CULTURE

Must Tourism Always Kill the Goose That Lays the Golden Egg?

Even in towns off the beaten track, it doesn’t take much to disrupt the appeal of the local way of life

Matthew Clapham
Iberospherical
Published in
6 min readJun 1, 2024

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A black and white view of a beach, taken from the sea. The sand is crowded with sunshades; low-rise apartment blocks or hotels stand in the background.
Photo by Gabriel Vasiliu on Unsplash

The town where I live in Spain is a pretty quiet backwater, which makes it something of an oddity for the area.

Just five miles down the road is Benidorm, the country’s first and brashest megaresort city, packed in the summer with half a million riotous seekers of sun, sea, sand, sangría and a spot of et cetera if they get lucky.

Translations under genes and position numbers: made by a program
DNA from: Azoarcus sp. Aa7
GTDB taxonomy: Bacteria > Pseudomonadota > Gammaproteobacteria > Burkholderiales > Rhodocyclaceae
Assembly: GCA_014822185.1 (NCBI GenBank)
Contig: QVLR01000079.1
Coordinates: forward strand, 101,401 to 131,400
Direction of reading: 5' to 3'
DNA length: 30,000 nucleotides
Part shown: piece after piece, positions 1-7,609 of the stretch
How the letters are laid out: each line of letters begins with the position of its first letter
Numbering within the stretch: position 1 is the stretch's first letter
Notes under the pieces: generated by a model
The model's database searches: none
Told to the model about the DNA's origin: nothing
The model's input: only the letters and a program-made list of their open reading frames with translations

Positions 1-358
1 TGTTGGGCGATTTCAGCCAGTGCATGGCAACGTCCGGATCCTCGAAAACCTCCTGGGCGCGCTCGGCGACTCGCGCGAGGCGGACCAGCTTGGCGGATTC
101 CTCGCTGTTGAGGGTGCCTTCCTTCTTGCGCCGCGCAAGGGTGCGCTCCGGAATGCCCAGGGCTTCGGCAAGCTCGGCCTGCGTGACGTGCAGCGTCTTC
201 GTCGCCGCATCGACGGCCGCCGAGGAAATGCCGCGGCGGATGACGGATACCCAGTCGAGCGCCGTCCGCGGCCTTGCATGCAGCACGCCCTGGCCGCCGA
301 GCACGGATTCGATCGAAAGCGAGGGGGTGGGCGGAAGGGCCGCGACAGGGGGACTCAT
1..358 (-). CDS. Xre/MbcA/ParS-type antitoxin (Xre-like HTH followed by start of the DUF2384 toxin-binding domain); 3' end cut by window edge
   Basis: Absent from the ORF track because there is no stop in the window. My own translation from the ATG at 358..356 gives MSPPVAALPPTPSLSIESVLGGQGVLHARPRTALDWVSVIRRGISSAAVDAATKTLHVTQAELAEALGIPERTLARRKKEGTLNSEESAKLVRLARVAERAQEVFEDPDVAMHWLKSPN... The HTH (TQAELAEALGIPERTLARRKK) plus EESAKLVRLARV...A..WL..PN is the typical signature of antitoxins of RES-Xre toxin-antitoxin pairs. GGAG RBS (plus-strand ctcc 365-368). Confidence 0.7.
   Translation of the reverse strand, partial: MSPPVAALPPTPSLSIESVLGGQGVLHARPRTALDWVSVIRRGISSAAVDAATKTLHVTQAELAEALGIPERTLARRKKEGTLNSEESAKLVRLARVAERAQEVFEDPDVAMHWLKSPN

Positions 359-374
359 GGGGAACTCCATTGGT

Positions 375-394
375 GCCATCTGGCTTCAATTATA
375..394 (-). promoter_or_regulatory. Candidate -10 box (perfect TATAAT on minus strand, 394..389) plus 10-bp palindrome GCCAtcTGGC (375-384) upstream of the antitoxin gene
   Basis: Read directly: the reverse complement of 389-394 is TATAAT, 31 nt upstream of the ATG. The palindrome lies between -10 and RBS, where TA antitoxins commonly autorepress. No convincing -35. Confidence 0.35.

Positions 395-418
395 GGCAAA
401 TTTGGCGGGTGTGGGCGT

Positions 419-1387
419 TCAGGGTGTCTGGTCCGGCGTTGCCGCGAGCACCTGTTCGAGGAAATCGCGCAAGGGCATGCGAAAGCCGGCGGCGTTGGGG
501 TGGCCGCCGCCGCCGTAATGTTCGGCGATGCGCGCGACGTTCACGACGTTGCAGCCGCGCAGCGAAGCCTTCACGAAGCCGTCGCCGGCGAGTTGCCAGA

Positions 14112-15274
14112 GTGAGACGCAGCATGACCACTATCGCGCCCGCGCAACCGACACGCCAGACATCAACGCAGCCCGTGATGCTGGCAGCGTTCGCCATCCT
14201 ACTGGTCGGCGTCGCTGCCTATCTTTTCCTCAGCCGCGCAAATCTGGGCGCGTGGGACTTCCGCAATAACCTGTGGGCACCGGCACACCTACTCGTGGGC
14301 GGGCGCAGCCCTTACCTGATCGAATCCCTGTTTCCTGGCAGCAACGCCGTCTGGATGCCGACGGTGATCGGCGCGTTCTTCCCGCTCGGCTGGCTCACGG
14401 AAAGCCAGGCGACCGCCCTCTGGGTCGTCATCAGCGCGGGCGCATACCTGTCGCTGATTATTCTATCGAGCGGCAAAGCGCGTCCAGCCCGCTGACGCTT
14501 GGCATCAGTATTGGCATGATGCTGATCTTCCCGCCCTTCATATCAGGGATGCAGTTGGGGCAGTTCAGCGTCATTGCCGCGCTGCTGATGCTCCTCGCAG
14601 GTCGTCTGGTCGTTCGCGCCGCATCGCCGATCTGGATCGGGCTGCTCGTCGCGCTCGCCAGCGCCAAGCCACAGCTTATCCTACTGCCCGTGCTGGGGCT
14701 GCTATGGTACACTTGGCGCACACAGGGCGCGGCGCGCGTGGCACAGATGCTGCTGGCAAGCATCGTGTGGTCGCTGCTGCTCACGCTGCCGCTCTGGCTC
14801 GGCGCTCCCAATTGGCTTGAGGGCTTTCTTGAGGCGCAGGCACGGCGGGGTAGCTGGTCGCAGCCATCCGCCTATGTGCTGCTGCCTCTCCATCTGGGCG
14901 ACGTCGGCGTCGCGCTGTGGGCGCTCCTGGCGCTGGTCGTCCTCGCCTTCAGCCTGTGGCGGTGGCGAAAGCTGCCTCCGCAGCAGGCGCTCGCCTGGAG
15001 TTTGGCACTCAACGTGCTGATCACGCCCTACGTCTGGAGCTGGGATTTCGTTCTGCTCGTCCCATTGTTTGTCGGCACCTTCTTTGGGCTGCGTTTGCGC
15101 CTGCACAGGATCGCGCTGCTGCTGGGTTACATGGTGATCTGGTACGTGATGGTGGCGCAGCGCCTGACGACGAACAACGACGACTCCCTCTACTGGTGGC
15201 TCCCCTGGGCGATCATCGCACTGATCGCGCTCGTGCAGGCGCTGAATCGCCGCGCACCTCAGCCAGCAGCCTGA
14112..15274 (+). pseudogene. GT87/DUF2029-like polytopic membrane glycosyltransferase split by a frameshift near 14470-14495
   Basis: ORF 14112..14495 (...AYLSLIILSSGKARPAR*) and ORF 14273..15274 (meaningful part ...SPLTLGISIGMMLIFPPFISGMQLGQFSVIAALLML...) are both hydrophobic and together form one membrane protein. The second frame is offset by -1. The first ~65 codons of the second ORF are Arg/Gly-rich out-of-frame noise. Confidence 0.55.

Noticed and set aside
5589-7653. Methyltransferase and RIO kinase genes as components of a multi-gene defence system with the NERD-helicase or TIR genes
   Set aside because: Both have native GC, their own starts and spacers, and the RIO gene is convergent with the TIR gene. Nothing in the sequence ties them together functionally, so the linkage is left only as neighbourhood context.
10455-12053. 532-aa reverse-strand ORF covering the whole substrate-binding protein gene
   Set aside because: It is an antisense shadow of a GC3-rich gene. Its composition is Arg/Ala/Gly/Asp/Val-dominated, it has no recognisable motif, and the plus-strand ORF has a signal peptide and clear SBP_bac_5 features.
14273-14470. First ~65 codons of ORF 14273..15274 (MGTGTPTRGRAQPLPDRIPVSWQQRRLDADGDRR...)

Five miles the other way is the village of Altea, quintessentially cobbled and quaint, with its whitewashed walls and bijou boutiques. An unmissable fixture on countless bus tours and day trips for a more genteel type of tourist.

Alicante airport is 40 minutes away. Spain’s fifth busiest, handling 15 million passengers a year, most of them holidaymakers. Very few of them make it to my adopted hometown, and I get the impression that suits the locals just fine.

As the summer season gets into full swing, there are almost nightly reports on the TV news about anti-tourism campaigns and protests in Barcelona, Málaga, the Canary Islands. Horror stories from Ibiza about waiters and lifeguards sleeping six to a…

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Matthew Clapham
Iberospherical

Professional translator by day. Writer of silly and serious stuff by night. Also by day, when I get fed up of tedious translations. Founder of Iberospherical.